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What Broadcasters Need to Know About Using Drones

Drones have become powerful tools for broadcast media, providing a safer and more cost-effective alternative to helicopters for gathering aerial footage and covering rapidly unfolding events. Whether it’s flying above the landscape of Texas after catastrophic floods, or recording a new perspective on architecture and infrastructure, drones are a reliable, efficient way for journalists to tell visual, data-informed stories. As The New York Times outlined in “5 Times Drones Told the Story,” drones have changed journalism by putting the aerial perspective in the hands of reporters.

The advantages of drones are obvious – they allow news crews to reach locations that would be hazardous or inaccessible to conventional ground transport or aviation, at a lower cost, and with a smaller footprint. But before media organizations implement a drone program in the U.S., they should understand Part 107, the FAA rules and regulations for commercial drones. Here are some of the most important things broadcasters need to know about using drones.


Consider structuring your drone operations in a team—a drone operator, journalist and observer. Working together makes it easier to ensure that the drone flight is compliant with the rules and regulations of Part 107 and increases the quality of the news footage captured.

●The operator must obtain a Part 107 remote pilot certificate. Because the operator is responsible if there is an accident, they must be the final decision maker to ensure the flight is safe and legal.

●The journalist can contribute ideas to ensure the operator captures the desired images. They should be onsite to gain their own perspective of the situation; however, it’s important to create a detailed flight plan, including hazards and points of interest before takeoff so the flight team is on the same page and non-safety-related communication is minimized during flight.

●The observer aids the operator with safety and situational awareness. The observer should keep the pilot informed of any potential hazards and keep pedestrians from wandering into the flight area or distracting the pilot. 


Per Part 107, drones can be flown under 400 feet, and at or below 100 mph, in Class G airspace, with three miles of visibility, and during daylight hours. Drones are not permitted to fly above people who are not part of the operation without a waiver from the FAA.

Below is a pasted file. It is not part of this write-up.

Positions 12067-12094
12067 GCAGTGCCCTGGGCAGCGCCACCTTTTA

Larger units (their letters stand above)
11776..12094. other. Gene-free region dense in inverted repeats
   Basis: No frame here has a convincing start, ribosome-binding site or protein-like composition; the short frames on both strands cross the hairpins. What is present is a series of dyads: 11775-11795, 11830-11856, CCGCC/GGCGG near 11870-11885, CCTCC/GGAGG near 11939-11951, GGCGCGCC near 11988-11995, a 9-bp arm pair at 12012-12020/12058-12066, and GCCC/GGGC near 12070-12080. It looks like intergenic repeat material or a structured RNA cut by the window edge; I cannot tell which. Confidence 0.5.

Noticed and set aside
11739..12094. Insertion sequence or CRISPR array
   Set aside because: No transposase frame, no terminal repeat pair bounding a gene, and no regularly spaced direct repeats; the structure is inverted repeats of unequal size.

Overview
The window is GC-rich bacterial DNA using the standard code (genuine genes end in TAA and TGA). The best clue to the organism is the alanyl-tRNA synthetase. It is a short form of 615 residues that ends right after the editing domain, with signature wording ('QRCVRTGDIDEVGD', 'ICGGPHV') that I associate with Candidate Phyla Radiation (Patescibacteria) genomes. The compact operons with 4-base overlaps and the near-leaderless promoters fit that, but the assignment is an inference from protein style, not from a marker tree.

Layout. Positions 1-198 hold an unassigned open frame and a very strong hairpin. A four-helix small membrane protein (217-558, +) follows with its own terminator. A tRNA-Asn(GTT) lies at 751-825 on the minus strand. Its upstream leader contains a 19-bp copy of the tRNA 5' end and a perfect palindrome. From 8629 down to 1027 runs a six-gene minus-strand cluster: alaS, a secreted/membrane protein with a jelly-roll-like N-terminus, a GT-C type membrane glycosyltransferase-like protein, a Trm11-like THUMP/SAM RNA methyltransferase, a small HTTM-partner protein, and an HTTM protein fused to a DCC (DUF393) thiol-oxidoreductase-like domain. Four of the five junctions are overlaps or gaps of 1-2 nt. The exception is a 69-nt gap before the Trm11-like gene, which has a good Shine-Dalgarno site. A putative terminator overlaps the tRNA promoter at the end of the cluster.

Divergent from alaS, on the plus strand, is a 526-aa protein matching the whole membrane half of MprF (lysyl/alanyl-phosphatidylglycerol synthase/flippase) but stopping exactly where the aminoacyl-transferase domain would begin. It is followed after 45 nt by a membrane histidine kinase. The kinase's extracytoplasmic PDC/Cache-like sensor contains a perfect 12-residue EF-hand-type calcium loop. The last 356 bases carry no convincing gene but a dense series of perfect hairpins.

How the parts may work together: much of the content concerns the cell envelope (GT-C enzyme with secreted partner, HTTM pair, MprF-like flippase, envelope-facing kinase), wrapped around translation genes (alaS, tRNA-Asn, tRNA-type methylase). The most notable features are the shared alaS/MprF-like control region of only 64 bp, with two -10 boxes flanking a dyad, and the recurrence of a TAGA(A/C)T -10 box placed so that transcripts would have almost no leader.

Planning flights using Skyward or another validated drone airspace map is the best way to ensure that compliance with Part 107 requirements and leveraging the benefits drones bring to the news organization.


Part 107 prohibits drones from being flown in a variety of situations, including at night, near airports or wildfires, and above people who aren’t part of the operation. In the news industry, the images that can best bring the story to life are often within those restricted areas. 

If the ideal flight plan is in controlled airspace, a regulatory waiver might allow the drone to fly, if the flight isn’t increasing risk to people or property on the ground or in the air. Approved waivers can last for up to 24 months, so a single waiver could greatly aid operations. However, the application process takes up to 90 days to process, so applying for waivers before they are needed is a good practice. The FAA’s new Low Altitude Authorization and Notification Capability (LAANC) system, due to go live in February 2018, will give operators faster, easier access to some controlled airspace areas. Operators will be able to request access to LAANC airspace from the Skyward map.

Though Part 107 specifies that drones cannot directly fly above any person not participating in an operation, it doesn’t stipulate a minimum distance. These tips can help broadcasters obtain relevant images and remain compliant to Part 107: 

●When a large group of people gather, a drone is an ideal tool to capture the size of a crowd and get the widest possible view. The best bet is to use side angles to get lateral shots of crowds. Take off and land at an adjacent location for a horizontal view of the crowd.

●Get permission to take off or land on private property. To avoid conflicts, contact the property owners in advance to request permission to use their land. Be sure to obtain their agreement in writing.

●Beware when flying in major cities. Airspace in major media hubs, such as New York City and Washington, D.C., is heavily controlled to protect busy airports and airstrips—airspace is often protected within a five-mile radius of an air traffic control tower. An airspace authorization waiver from the FAA can provide access to controlled airspace. Check flight plans against an airspace map, such as Skyward, to ensure the flight is within allowed airspace. 


Traditional aviators rely on a series of checklists, including pre-flight, in-flight, post-flight, and emergency checklists, to mitigate risk and stay in compliance with regulations. Develop a strong general operating manual that establishes all the safety procedures and operational practices required for every drone flight, including a comprehensive set of checklists. 

Even though every newsroom is different and every news story requires a unique flight, knowing the requirements of Part 107 and understanding how to remain compliant can help ensure media drone programs don’t end up on the wrong side of the news.

Eric T. Ringer is senior product manager & co-founder at Skyward.